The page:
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Using geometric transformations

In this example, we will see how to use geometric transformations in the context of image processing.

from __future__ import print_function

import math
import numpy as np
import matplotlib.pyplot as plt

from skimage import data
from skimage import transform as tf

Basics

Several different geometric transformation types are supported: similarity, affine, projective and polynomial.

Geometric transformations can either be created using the explicit parameters (e.g. scale, shear, rotation and translation) or the transformation matrix:

First we create a transformation using explicit parameters:

tform = tf.SimilarityTransform(scale=1, rotation=math.pi/2,
                               translation=(0, 1))
print(tform.params)

Out:

[[  6.12323400e-17  -1.00000000e+00   0.00000000e+00]
 [  1.00000000e+00   6.12323400e-17   1.00000000e+00]
 [  0.00000000e+00   0.00000000e+00   1.00000000e+00]]

Alternatively you can define a transformation by the transformation matrix itself:

matrix = tform.params.copy()
matrix[1, 2] = 2
tform2 = tf.SimilarityTransform(matrix)

These transformation objects can then be used to apply forward and inverse coordinate transformations between the source and destination coordinate systems:

coord = [1, 0]
print(tform2(coord))
print(tform2.inverse(tform(coord)))

Out:

[[  6.12323400e-17   3.00000000e+00]]
[[  0.00000000e+00  -6.12323400e-17]]

Image warping

Geometric transformations can also be used to warp images:

text = data.text()

tform = tf.SimilarityTransform(scale=1, rotation=math.pi/4,
                               translation=(text.shape[0]/2, -100))

rotated = tf.warp(text, tform)
back_rotated = tf.warp(rotated, tform.inverse)

fig, ax = plt.subplots(nrows=3)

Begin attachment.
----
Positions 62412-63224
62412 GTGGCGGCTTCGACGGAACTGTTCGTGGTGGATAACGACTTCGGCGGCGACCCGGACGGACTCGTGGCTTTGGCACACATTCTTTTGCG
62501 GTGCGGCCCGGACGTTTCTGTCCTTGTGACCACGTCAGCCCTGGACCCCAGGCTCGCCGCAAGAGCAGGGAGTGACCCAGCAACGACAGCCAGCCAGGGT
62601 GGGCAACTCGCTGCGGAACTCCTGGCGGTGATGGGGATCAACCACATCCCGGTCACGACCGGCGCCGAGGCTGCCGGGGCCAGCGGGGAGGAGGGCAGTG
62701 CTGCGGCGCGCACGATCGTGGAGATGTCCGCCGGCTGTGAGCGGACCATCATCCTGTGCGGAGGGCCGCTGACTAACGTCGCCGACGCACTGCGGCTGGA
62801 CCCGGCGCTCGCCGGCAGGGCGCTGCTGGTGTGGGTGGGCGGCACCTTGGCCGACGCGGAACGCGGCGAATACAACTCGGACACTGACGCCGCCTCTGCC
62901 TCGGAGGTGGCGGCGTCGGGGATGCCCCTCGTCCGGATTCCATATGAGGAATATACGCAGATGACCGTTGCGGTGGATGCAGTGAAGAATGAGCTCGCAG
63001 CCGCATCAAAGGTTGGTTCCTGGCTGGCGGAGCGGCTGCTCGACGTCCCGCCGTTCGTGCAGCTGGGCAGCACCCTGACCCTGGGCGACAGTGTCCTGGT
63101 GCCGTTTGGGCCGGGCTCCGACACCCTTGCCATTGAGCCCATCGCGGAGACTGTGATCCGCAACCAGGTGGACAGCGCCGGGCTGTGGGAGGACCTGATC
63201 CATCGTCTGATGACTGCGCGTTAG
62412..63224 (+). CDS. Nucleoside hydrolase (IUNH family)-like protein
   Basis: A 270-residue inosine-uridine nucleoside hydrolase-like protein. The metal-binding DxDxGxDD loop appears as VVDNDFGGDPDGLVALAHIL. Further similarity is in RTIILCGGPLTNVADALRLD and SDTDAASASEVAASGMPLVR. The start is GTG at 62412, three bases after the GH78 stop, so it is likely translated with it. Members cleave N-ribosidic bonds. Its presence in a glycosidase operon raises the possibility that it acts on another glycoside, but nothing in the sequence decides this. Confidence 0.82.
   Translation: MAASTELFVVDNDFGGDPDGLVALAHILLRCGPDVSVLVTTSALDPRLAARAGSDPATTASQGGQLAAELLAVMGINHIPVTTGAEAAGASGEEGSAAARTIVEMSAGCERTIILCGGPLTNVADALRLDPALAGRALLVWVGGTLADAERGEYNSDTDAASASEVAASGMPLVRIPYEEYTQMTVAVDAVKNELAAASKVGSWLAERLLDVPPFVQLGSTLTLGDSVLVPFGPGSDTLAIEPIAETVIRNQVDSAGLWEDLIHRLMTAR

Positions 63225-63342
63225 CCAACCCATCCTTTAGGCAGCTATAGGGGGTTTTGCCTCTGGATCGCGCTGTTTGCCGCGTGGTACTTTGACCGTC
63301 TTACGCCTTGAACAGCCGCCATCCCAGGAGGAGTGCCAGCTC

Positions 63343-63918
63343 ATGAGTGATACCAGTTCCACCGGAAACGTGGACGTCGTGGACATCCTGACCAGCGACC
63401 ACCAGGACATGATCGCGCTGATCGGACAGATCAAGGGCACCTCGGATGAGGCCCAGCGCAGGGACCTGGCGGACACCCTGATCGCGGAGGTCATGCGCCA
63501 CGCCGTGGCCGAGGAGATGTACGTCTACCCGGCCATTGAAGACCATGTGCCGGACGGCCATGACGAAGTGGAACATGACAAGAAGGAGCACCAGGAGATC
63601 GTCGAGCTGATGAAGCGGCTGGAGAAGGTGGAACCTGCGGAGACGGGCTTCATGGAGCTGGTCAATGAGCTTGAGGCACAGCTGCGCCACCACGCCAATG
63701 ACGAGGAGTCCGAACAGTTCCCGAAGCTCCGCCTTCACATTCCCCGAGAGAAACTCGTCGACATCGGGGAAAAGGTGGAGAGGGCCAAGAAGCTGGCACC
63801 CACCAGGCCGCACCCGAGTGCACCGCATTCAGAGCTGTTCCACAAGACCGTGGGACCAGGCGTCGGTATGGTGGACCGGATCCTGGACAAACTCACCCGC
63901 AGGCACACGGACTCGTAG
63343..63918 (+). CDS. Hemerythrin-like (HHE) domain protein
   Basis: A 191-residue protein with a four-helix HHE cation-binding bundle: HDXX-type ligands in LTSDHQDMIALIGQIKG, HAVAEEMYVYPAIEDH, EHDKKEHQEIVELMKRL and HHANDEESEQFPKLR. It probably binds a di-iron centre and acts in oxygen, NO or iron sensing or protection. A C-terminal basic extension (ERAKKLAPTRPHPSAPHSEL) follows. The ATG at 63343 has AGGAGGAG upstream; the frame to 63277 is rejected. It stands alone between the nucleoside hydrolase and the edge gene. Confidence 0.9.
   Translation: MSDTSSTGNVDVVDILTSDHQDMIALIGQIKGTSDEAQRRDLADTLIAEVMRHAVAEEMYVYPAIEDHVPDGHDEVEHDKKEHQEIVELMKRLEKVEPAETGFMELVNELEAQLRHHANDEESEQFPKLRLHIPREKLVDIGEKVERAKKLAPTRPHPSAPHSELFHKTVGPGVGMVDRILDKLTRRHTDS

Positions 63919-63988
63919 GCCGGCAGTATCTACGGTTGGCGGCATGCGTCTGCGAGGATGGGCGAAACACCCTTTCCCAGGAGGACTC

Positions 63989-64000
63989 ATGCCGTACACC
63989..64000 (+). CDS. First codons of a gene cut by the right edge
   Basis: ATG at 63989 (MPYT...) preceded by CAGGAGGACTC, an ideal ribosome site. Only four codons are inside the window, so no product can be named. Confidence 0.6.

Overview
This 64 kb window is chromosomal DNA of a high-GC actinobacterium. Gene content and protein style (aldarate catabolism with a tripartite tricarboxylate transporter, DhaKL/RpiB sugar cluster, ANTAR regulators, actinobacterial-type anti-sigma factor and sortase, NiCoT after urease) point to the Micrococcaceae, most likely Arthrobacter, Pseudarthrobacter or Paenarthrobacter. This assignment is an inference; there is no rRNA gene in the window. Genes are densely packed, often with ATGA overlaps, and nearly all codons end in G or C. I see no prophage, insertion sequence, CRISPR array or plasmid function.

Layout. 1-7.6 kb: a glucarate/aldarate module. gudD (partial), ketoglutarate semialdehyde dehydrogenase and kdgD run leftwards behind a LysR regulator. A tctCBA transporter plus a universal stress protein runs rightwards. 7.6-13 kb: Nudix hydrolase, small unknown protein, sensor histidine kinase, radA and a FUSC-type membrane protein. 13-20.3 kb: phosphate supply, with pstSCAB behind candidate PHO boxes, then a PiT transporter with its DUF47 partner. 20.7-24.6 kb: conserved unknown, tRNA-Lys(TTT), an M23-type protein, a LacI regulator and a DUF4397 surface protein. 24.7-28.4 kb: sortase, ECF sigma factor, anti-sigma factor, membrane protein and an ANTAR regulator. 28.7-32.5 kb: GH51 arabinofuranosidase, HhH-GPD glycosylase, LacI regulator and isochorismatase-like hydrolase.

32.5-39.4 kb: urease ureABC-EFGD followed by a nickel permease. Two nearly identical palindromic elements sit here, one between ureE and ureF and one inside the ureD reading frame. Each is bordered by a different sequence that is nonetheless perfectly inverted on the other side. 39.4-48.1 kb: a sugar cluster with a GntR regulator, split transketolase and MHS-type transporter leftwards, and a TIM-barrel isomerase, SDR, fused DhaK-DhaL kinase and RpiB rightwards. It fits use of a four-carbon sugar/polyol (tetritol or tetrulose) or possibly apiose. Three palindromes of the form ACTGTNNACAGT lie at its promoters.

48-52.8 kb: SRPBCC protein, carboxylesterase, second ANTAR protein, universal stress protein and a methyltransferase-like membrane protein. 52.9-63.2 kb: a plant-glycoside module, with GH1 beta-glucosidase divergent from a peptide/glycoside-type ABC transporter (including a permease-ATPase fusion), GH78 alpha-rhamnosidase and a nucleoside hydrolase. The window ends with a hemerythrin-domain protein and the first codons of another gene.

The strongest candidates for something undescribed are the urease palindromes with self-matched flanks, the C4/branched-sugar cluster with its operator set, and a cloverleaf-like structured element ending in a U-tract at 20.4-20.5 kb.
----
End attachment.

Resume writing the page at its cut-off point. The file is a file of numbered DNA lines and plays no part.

ax[0].imshow(text, cmap=plt.cm.gray)
ax[1].imshow(rotated, cmap=plt.cm.gray)
ax[2].imshow(back_rotated, cmap=plt.cm.gray)

for a in ax:
    a.axis('off')

plt.tight_layout()
../../_images/sphx_glr_plot_geometric_001.png

Parameter estimation

In addition to the basic functionality mentioned above you can also estimate the parameters of a geometric transformation using the least- squares method.

This can amongst other things be used for image registration or rectification, where you have a set of control points or homologous/corresponding points in two images.

Let’s assume we want to recognize letters on a photograph which was not taken from the front but at a certain angle. In the simplest case of a plane paper surface the letters are projectively distorted. Simple matching algorithms would not be able to match such symbols. One solution to this problem would be to warp the image so that the distortion is removed and then apply a matching algorithm:

text = data.text()

src = np.array([[0, 0], [0, 50], [300, 50], [300, 0]])
dst = np.array([[155, 15], [65, 40], [260, 130], [360, 95]])

tform3 = tf.ProjectiveTransform()
tform3.estimate(src, dst)
warped = tf.warp(text, tform3, output_shape=(50, 300))

fig, ax = plt.subplots(nrows=2, figsize=(8, 3))

ax[0].imshow(text, cmap=plt.cm.gray)
ax[0].plot(dst[:, 0], dst[:, 1], '.r')
ax[1].imshow(warped, cmap=plt.cm.gray)

for a in ax:
    a.axis('off')

plt.tight_layout()
../../_images/sphx_glr_plot_geometric_002.png

Total running time of the script: ( 0 minutes 0.362 seconds)

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